(09/11/22) IATA’s global air cargo data for September 2022 shows softened demand.
Global demand, measured in cargo tonne-kilometers (CTK or FTK), fell 10.6% when compared to September 2021 (-10.6% also for international operations), but continued to track at near pre-pandemic levels (-3.6%).
Capacity was 2.4% above September 2021 (+5% for international operations) but still 7.4% below September 2019 levels (-8.1% for international operations).
Several factors in the operating environment should be noted:
– Following contractions across major economies, the global Purchasing Managers Index (PMI) for new export orders also contracted (for a third month in a row) to its lowest level in two years;
Aircraft ULDs at Noi Bai Int. Airport (HAN) in Hanoi, Vietnam. Picture by Steven Howard of TravelNewsAsia.com
– Latest global goods trade figures showed a 5.2% expansion in August, a positive sign for the global economy although it is expected to primarily benefit maritime cargo, with a slight boost for air cargo as well;
– Oil prices remained stable in September and the jet fuel crack spread fell from a peak in June; and
– The Consumer Price Index stabilized in G7 countries in September, but at a decades high level of 7.7%. Inflation in producer (input) prices slowed to 13.7% in August.
“While air cargo’s activity continues to track near to 2019 levels, volumes remain below 2021’s exceptional performance as the industry faces some headwinds,” said Willie Walsh, IATA’s Director General. “At the consumer level, with travel restrictions lifting post-pandemic, people are likely to spend more on vacation travel and less on e-commerce. And at the macro-level, increasing recession warnings are likely to have a negative impact on the global flows of goods and services, balanced slightly by a stabilization of oil prices. Against this backdrop, air cargo is bearing up well. And a strategic slow-down in capacity growth from 6.3% in August to 2.4% in September demonstrates the flexibility the industry has in adjusting to economic developments.”
Asia-Pacific airlines saw their air cargo volumes decrease by 10.7% in September 2022 compared to the same month in 2021. This was a decline in performance compared to August (-8.3%). Airlines in the region continue to be impacted by the Ukraine-Russia conflict, labor shortages, and lower levels of trade and manufacturing activity due to Omicron-related restrictions in China. Available capacity in the region increased by 2.8% compared to 2021.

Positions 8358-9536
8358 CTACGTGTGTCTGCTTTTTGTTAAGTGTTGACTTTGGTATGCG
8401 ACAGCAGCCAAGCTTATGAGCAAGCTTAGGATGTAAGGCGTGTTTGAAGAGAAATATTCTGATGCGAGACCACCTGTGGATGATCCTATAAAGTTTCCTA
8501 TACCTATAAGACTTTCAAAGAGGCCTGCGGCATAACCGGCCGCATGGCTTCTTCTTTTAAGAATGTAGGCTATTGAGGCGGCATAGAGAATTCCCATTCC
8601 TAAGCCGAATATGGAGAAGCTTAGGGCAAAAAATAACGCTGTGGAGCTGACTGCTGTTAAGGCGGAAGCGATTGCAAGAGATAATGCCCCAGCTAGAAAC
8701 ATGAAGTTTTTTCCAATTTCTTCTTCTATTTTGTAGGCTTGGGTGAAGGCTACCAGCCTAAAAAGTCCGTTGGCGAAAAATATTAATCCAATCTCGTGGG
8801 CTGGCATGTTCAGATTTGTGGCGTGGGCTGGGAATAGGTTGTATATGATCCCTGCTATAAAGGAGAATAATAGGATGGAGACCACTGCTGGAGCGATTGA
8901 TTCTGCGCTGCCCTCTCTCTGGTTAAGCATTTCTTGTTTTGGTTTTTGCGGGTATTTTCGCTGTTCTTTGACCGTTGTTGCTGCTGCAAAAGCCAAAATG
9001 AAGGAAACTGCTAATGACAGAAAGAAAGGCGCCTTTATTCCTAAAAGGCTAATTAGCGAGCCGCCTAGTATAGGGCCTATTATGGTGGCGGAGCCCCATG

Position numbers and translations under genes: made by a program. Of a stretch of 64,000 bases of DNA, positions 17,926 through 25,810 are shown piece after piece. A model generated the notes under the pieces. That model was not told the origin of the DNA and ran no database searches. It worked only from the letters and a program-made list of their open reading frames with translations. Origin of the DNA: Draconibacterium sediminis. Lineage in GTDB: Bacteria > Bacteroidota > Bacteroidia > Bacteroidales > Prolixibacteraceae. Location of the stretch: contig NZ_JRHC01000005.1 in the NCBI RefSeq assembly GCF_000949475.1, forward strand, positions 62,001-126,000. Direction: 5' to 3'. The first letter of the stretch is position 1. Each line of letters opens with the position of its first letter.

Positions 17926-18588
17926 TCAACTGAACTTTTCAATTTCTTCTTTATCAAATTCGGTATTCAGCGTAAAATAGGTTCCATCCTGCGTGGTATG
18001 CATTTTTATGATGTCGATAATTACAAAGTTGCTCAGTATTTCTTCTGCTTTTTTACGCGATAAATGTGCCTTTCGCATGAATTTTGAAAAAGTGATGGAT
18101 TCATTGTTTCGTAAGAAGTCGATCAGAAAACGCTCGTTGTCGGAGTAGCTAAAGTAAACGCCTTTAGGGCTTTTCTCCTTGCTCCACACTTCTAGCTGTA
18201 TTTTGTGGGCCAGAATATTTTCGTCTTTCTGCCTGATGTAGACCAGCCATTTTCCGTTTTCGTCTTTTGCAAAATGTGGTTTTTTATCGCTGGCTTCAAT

North American carriers posted a 6% decrease in cargo volumes in September 2022 compared to the same month in 2021. This was a decline in performance compared to August (3.4%). Capacity was up 4.6% compared to September 2021.
European carriers saw a 15.6% decrease in cargo volumes in September 2022 compared to the same month in 2021. This was on a par with August’s performance (-15.1%). This is attributable to the Ukraine-Russia conflict. Labor shortages and high inflation levels, most notably in Turkey, also affected volumes. Capacity increased 0.2% in September 2022 compared to September 2021.
Middle Eastern carriers experienced a 15.8% year-on-year decrease in cargo volumes in September 2022, the worst performance of all regions and a significant decline compared to the previous month (-11.3%). Stagnant cargo volumes to/from Europe impacted the region’s performance. Capacity was down 2.8% compared to September 2021.
Latin American carriers reported an increase of 10.8% in cargo volumes in September 2022 compared to September 2021. This was the strongest performance of all regions. Airlines in this region have shown optimism by introducing new services and capacity, and in some cases investing in additional aircraft for air cargo in the coming months. Capacity in September was up 18.4% compared to the same month in 2021.
African airlines saw cargo volumes increase by 0.1% in September 2022 compared to September 2021, a slight decrease in the growth recorded the previous month (1%). Capacity was 4.1% below September 2021 levels.